- wherein the movable device is detachably engaged in close proximity with the stationary device such that a uniform space is formed at every point between the magnetic disk and the stationary device, thereby magnetically coupling the magnetic disk to the stator circuit, the outer diameter and the inner diameter of the magnetic disk aligned with the outer diameter and an inner diameter of the stator circuit, respectively, the movable device rotatable about a rotational axis with respect to the stationary device,
- wherein the movable device cannot move in a lateral direction to the stationary device, but is free to tilt at an offset to the rotational axis;
- a lever formed by a portion of the movable device disengaged from the ball bearings by the offset to the rotational axis; and
- a fulcrum formed by some of said ball bearings engaged with the movable device when the rotational axis is offset,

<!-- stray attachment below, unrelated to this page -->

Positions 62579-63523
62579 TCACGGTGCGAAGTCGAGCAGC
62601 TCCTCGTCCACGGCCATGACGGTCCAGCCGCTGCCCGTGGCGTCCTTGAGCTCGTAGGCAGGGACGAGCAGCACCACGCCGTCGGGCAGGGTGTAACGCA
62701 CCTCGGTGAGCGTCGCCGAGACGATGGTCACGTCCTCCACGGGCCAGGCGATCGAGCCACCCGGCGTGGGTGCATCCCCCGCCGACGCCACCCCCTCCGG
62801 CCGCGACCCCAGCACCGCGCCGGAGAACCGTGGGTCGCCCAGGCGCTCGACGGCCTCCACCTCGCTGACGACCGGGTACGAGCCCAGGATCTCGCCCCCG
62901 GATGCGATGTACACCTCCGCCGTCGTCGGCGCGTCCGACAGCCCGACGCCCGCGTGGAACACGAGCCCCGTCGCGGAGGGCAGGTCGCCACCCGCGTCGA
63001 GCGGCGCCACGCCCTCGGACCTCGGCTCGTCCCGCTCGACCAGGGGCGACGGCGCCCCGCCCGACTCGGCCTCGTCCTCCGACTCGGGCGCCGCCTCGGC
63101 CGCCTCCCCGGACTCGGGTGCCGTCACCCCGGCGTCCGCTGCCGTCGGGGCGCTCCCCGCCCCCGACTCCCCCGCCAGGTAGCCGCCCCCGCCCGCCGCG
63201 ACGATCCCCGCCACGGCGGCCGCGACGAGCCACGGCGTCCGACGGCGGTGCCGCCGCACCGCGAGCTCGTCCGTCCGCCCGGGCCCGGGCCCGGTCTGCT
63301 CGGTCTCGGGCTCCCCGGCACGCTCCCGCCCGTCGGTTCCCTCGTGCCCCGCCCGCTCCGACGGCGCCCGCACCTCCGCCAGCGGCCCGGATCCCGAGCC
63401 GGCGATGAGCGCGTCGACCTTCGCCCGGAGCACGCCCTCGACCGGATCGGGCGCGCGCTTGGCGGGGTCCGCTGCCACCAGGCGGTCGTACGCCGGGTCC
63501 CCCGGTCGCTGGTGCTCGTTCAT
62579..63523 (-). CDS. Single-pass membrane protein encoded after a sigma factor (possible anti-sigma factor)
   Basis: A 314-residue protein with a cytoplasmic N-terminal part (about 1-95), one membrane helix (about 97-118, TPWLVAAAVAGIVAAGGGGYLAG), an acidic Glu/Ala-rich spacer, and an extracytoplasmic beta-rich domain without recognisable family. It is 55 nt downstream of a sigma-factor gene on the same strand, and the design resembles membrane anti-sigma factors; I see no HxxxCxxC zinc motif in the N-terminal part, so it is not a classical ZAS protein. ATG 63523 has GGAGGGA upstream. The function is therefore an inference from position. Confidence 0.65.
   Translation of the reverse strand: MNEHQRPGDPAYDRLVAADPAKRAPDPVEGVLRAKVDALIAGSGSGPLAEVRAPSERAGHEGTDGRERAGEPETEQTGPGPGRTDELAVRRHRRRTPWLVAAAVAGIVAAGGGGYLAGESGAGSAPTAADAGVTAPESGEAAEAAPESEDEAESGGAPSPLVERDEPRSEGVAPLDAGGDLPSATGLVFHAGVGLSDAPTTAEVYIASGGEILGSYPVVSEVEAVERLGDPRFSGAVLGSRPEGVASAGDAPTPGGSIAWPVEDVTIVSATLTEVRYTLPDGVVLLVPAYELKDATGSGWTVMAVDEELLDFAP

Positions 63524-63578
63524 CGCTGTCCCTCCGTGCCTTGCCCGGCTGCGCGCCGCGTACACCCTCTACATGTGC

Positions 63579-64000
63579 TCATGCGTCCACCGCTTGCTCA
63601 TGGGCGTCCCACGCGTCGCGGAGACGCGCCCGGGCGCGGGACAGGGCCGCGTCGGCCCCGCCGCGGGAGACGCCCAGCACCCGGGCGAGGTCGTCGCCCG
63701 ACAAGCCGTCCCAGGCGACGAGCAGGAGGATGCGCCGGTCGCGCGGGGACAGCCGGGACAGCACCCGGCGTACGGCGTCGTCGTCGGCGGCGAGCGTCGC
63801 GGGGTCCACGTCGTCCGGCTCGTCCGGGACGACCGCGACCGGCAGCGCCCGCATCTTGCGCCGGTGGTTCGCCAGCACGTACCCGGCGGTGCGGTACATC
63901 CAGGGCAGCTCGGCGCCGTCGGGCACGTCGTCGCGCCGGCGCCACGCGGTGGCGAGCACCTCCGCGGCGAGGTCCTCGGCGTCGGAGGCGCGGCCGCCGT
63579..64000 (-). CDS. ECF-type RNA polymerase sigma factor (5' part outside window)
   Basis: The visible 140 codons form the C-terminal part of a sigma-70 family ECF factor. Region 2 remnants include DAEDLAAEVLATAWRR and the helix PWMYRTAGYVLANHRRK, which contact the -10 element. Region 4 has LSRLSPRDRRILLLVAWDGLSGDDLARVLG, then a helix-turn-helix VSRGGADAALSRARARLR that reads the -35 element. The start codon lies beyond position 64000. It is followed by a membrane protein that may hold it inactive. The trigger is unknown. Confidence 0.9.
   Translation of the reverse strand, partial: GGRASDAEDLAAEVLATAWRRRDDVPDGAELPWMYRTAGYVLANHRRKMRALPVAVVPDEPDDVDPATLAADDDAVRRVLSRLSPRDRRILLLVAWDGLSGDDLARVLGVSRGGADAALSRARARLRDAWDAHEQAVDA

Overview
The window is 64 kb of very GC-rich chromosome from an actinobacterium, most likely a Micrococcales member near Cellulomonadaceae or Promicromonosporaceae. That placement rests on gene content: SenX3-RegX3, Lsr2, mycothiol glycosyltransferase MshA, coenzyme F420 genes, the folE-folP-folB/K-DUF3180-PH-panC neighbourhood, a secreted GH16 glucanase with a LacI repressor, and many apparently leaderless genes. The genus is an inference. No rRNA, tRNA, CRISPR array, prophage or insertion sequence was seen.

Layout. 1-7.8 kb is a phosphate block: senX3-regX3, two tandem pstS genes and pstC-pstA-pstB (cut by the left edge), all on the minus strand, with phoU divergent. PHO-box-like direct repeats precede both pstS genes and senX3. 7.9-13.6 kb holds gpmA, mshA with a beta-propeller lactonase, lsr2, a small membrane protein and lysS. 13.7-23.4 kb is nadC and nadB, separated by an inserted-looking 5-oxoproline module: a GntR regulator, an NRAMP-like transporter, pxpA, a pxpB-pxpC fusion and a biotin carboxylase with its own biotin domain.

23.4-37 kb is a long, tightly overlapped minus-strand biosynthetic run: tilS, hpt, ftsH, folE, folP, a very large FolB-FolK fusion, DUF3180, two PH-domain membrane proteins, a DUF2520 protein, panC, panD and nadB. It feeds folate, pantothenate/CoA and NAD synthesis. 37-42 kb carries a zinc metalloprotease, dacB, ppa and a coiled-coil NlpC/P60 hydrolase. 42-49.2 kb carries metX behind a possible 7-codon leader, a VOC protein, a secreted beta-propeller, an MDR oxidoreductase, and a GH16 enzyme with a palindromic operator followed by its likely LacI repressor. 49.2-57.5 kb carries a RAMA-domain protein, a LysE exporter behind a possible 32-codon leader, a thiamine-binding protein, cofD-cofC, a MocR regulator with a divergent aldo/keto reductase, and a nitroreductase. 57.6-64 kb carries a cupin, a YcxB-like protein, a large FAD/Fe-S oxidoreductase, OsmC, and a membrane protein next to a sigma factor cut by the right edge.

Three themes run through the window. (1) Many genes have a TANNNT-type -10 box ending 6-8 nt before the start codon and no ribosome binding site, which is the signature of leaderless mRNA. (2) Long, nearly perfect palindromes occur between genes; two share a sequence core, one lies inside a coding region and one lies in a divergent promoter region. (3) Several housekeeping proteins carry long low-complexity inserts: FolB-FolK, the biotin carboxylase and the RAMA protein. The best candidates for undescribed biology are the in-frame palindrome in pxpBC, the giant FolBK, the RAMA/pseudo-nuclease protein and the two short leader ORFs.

- wherein a magnetic force generated by magnetic coupling of the magnetic disk to the stator circuit acts upon the lever and the fulcrum in a direction which corrects the offset of the rotational axis.
2. Single-phase electromagnetic actuator according to claim 1, wherein a width of the actuator is 1 cm and the uniform space is several tenths of millimeters.
3. Single-phase constant torque electromagnetic actuator comprising a stationary device comprising of a first magnetic stator circuit made of a high-permeability material excited by at least one trip coil and a movable device including an axially-magnetized disk and having 2N pairs of magnetic stator poles magnetized in an alternating direction, magnetization being virtually uniform, said magnetized disk being coupled to a second magnetic circuit made of a magnetic high-permeability and aid movable device being rigidly attached to a coupling shaft, wherein the stationary device and the movable device are separated by a distance which permits at least axial play of the coupling shaft in a direction opposite the stationary device and a diameter of the magnetized disk is substantially identical to a diameter of the stator poles of the stator circuit, the play between the stationary device and the movable device being counterbalanced by magnetic attraction of the stationary device on the movable device;